Proaquatix & ORA Enter Captive-Bred Dwarf Angel Market
10 Apr, 2020
Captive-bred marine angelfish aren’t new; they have a long history going back all the way to Martin Moe’s efforts with Florida’s Pomacanthus before many reefkeepers were even alive. However, it has taken decades to get the aquarium trade to the point where a captive-bred marine angelfish is a ubiquitous offering.
In recent years, Indonesia-based marine ornamental fish farm Bali Aquarich has become one of the most active producers of captive-bred Pomacanthids for the aquarium trade, but they are far from the only ones. Tennessee-based Sustainable Aquatics shared some successes in the past few years, and Biota in Palau has made the captive-bred Coral Beauty (Centropyge bispinosa) a routinely-available option for aquarists. Poma Labs broke onto the scene by producing some remarkable high-end Chaetodontoplus species, and even the world’s first longfin angelfish, which also happened to be a hybrid!
A few other sources have come and gone over the years as well, so it’s fair to say that captive-bred marine angelfishes are becoming rather mainstream and will likely be available with increasing frequency and diversity. The 2020 Global Pet Expo saw two more well-established marine fish hatcheries break into the captive-bred angelfish market for the first time.
Proaquatix, located in Vero Beach, FL, is no stranger to working with pelagic-spawning fishes; Lookdowns (Selene vomer) and Jackknife Fish (Equetus lanceolatus) are some of their signature offerings. It is not surprising to see their experience leveraged into producing captive-bred Lemonpeel Angelfish (Centropyge flavissima). Based on wholesale pricing, you can expect a captive-bred Lemonpeel to cost about 60% more than its wild-caught counterpart. Of course, one of the highlights of these captive-bred offerings is that the fish are simply adorable, and far smaller than anything you’d routinely see offered from the wild. It’s important to remind everyone that a small, 1-inch (2.5 cm) baby angelfish will need multiple feedings per day, as well as grazing options. When properly cared for, captive-bred angels grow quickly!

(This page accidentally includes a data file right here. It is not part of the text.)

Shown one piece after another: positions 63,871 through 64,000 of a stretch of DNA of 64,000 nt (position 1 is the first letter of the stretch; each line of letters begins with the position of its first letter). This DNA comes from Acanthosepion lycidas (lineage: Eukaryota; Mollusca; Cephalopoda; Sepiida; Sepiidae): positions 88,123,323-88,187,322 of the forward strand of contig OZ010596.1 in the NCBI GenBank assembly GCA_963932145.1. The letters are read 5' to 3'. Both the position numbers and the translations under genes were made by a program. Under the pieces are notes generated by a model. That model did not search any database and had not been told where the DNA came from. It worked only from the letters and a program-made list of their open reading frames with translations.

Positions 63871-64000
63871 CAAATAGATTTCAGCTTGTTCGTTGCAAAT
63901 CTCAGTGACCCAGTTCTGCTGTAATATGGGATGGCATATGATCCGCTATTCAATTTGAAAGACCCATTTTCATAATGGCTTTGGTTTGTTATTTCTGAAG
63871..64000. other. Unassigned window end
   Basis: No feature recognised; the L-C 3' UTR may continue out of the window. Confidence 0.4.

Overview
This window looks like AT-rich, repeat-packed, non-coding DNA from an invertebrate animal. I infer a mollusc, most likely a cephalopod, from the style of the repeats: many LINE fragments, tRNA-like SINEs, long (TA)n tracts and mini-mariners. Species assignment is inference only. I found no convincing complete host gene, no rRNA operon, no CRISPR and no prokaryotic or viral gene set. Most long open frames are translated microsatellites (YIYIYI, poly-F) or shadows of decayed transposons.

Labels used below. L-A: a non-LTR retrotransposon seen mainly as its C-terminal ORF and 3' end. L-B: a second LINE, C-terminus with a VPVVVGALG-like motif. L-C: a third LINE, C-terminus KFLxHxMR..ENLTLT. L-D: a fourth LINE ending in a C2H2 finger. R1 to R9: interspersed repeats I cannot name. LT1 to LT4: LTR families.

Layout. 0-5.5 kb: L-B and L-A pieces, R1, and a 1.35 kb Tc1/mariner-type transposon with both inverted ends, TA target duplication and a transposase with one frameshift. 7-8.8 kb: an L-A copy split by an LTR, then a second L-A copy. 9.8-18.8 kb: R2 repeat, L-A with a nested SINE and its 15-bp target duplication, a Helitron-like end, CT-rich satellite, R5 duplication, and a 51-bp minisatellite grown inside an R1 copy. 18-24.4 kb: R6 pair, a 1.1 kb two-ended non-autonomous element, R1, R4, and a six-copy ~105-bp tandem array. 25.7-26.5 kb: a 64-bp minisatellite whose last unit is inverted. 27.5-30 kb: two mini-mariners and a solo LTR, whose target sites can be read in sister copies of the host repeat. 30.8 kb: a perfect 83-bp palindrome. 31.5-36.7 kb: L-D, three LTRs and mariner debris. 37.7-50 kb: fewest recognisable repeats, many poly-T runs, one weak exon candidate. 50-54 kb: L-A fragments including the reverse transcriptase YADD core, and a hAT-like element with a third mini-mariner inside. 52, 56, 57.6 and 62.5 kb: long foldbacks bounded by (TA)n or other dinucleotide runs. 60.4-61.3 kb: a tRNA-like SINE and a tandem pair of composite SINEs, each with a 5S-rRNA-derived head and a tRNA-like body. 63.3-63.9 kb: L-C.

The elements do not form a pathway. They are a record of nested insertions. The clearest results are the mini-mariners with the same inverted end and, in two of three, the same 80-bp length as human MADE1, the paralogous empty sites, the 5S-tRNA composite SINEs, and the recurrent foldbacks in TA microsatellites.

ORA didn’t miss out on the opportunity to also reveal that they’ve been pursuing the production of captive-bred dwarf angelfishes in their Ft. Pierce, FL, facilities. What they showcased were well-grown Coral Beauty Angels (Centropyge bispinosa). It makes sense that with ORA’s unveiling of reinstated dragonet aquaculture, the foods and materials needed to work with pelagic-spawning fishes would allow them to attempt and succeed with angelfish culture as well.
Since their Global Pet Expo debut, both ORA’s Coral Beauties and the Proaquatix Lemonpeels have been released to the aquarium trade. For ORA’s part, we can also share that we’ve been given an inside look at two more Centropyge species that have been successfully bred in-house. We’re not at liberty to say whether these species will be disclosed and put into active production, but aquarists are invited to speculate!
Update – One of ORA’s Secrets Revealed!
4/17/2020 – ORA just announced the release of their captive-bred African Flameback Angelfish, Centropyge acanthops.